Let farmers choose

This piece was posted by Betty, Programmes Officer, FYF UK Office

Can we both intensify agriculture and preserve ecosystems?

Yesterday evening I attended a lecture on farming and sustainable environments at the Royal Geographical Society.

It was the first of two lectures organised by the Earthwatch Institute – the second will be on the subject of forests and climate change.

The Institute conducts research around the world to understand environmental challenges and find solutions that will conserve the diversity and integrity of life on earth. They work with volunteers, many of whom are from their corporate sponsors, encouraging them to leave their blackberries aside for a few days while they go outside and get their hands dirty. The idea behind this is to inspire them to take action in the workplace or community to promote sustainability and environmental awareness.

Increase profit at the expense of biodiversity?

The event was chaired by “Countryfile” presenter, Julia Bradbury and featured the research of Professor Ken Norris of the University of Reading and Dr Mark Chandler from Earthwatch. Julia Bradbury quoted David Attenborough, who recently said that there are now three times as many people in the world as there were when he made his first broadcast in 1952.  The billing for the event asked whether it was possible to reconcile the conflict between intensifying agriculture (in the context of the pressures on farmers to produce more food as population increases and climate change forces land use patterns to change) and conserving precious ecosystems.

I was interested to see whether the speakers would unpick the assumption that agriculture must be intensified or whether there are alternative approaches to feeding a growing population.

Short term profit = long-term loss

Will marginalised farmers benefit from payment for ecosystem services?

Will marginalised farmers benefit from payments for ecosystem services?

Professor Norris discussed his cocoa biodiversity project in Ghana, explaining three models of producing cocoa – a forest system which included cocoa bushes, traditional shaded agriculture where a large number of trees were preserved giving shade to the cocoa bushes and more intensive farming with few trees remaining. Whilst the latter stage gives increases yields and profit there is a decrease in biodiversity and the amount of carbon stored. And over the long term intensive cocoa farming reduces the nutrient content of the soil resulting in a decline in yields. As a consequence, land that had formerly been used to produce cocoa had become so unproductive that it had been abandoned.

Professor Norris discussed payments for ecosystem services as an approach that would both help preserve ecosystems and benefit poor farmers.

Whilst the reduction of poverty among the poorest farmers and the preservation of ecosystems are both issues that drive our work at FYF it remains to be seen how such a system would measure the carbon and biodiversity that a farmer is responsible for preserving. It is also unclear how the marginalised, often illiterate and largely women farmers we work with would benefit from schemes such as these.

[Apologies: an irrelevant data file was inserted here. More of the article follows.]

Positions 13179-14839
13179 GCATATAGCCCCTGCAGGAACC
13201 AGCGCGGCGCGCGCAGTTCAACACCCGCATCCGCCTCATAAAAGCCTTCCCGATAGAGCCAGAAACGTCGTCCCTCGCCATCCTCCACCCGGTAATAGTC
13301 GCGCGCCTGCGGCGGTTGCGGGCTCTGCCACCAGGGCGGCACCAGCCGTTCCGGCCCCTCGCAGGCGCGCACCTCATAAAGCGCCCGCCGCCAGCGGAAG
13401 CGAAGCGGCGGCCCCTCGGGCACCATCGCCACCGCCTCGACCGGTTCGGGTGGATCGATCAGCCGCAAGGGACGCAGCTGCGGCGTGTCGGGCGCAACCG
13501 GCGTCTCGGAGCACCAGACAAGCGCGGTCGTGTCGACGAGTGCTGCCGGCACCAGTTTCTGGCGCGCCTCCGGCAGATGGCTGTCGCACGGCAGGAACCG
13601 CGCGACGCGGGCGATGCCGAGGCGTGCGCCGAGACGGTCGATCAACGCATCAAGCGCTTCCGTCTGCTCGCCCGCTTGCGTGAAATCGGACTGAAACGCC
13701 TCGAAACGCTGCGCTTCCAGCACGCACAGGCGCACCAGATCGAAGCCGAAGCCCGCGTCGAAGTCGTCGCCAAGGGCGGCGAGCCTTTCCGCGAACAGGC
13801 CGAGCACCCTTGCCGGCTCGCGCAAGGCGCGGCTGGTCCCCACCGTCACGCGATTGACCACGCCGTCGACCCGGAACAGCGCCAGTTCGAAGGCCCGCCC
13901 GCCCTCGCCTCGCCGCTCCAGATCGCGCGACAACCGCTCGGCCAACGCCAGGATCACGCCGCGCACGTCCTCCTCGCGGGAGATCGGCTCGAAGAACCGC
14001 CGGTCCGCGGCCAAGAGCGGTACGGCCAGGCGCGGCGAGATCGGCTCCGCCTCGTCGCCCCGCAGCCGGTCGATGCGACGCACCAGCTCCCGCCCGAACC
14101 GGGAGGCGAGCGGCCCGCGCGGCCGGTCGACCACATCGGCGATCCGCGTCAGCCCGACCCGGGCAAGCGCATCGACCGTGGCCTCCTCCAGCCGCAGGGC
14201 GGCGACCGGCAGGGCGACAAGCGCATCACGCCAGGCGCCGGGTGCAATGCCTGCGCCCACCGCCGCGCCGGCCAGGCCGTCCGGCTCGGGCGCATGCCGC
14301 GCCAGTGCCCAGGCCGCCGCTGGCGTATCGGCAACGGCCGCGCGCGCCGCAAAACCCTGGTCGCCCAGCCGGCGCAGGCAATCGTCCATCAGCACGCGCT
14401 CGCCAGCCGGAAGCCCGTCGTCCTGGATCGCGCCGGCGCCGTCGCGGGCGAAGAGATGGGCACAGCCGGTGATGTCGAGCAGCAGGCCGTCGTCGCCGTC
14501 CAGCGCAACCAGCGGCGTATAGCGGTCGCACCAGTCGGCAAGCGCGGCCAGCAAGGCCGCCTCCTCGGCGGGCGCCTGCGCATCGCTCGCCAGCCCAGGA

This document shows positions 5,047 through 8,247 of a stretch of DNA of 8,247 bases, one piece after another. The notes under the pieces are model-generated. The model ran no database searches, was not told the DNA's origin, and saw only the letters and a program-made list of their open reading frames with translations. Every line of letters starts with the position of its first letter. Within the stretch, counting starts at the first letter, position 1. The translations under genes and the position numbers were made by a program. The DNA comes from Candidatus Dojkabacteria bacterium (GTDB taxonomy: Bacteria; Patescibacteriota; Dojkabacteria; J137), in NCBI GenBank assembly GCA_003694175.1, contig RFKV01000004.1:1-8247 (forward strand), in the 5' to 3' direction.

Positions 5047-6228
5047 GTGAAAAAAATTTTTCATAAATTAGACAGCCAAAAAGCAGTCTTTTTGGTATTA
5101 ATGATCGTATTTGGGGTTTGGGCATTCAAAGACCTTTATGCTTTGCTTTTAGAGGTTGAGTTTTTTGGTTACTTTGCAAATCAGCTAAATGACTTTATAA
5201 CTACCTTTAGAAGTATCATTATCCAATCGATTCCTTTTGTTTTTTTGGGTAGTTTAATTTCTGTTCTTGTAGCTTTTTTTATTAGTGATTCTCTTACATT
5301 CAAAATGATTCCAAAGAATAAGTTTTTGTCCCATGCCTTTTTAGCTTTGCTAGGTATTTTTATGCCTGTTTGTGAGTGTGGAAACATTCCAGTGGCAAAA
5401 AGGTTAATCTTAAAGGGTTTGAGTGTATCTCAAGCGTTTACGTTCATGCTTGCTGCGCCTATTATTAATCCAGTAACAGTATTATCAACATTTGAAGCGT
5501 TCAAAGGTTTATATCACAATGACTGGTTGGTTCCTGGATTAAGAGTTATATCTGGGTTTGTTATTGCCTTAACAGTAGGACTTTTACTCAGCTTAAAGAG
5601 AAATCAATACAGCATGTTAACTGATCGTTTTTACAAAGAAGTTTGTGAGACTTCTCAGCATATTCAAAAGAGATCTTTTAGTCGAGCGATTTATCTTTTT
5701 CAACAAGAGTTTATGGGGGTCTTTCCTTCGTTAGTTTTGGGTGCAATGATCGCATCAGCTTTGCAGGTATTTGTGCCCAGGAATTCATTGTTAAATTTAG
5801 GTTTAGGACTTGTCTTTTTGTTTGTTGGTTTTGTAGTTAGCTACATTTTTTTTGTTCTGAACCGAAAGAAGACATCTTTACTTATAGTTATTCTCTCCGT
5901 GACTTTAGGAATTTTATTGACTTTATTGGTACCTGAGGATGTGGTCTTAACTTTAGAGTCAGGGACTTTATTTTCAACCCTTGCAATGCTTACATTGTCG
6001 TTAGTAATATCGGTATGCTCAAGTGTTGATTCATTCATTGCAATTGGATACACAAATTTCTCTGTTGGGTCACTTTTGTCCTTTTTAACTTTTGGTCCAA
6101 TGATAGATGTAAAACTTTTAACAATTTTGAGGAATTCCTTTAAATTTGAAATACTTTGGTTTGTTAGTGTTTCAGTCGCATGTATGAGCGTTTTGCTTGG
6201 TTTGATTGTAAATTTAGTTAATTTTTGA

The effects of fertilizer

Dr Chandler discussed how to produce the much sought after coffee from the Tarrazu region of Costa Rica while maintaining a healthy ecosystem.

Farmers here are reporting declining yields and increasing costs leading to falling incomes while soil erosion and landslides are on the increase. As well as decreasing yields in the long term through acidification of the soil, which reduces the nutrients available, excessive application of fertiliser has polluted water sources. Dr Chandler recommends that farmers decrease their use of synthetic fertiliser and replace it with organic fertiliser. His research is finding that this leads to a decrease in acidity of the soil and an increase in productivity.

This is very much in line with FYF’s approach although our farmers have not experienced the problems of excessive fertiliser use that he reported as this is beyond their means.

Dr Chandler was asked how farmers react to this advice and he replied that he convinces them by showing them the results of the soil analysis as evidence of the damage of long-term use of synthetic fertilisers.

Letting farmers choose for themselves

Letting farmers choose for themselves.

This contrasts with the approach used by Lomadef, one of our partners in Malawi.

Project Officer, Henderson, recently told me that Lomadef demonstrate as many different approaches as possible on their organic training farm and let the farmers choose for themselves which ones, if any, they will adopt.

Their Director, Mr Kanjanga said that they don’t try to persuade the farmers they work with to do anything different. But when they see the results obtained by farmers who have adopted methods learned from Lomadef, they persuade themselves to give it a try! 

It was a fascinating evening, and although the focus was on cash crops rather than subsistence crops, which are our main concern, it confirmed that by using compost rather than synthetic fertilisers, our farmers are improving their yields both in the short term and the long term as well as protecting the environment on which they depend for their livelihoods.


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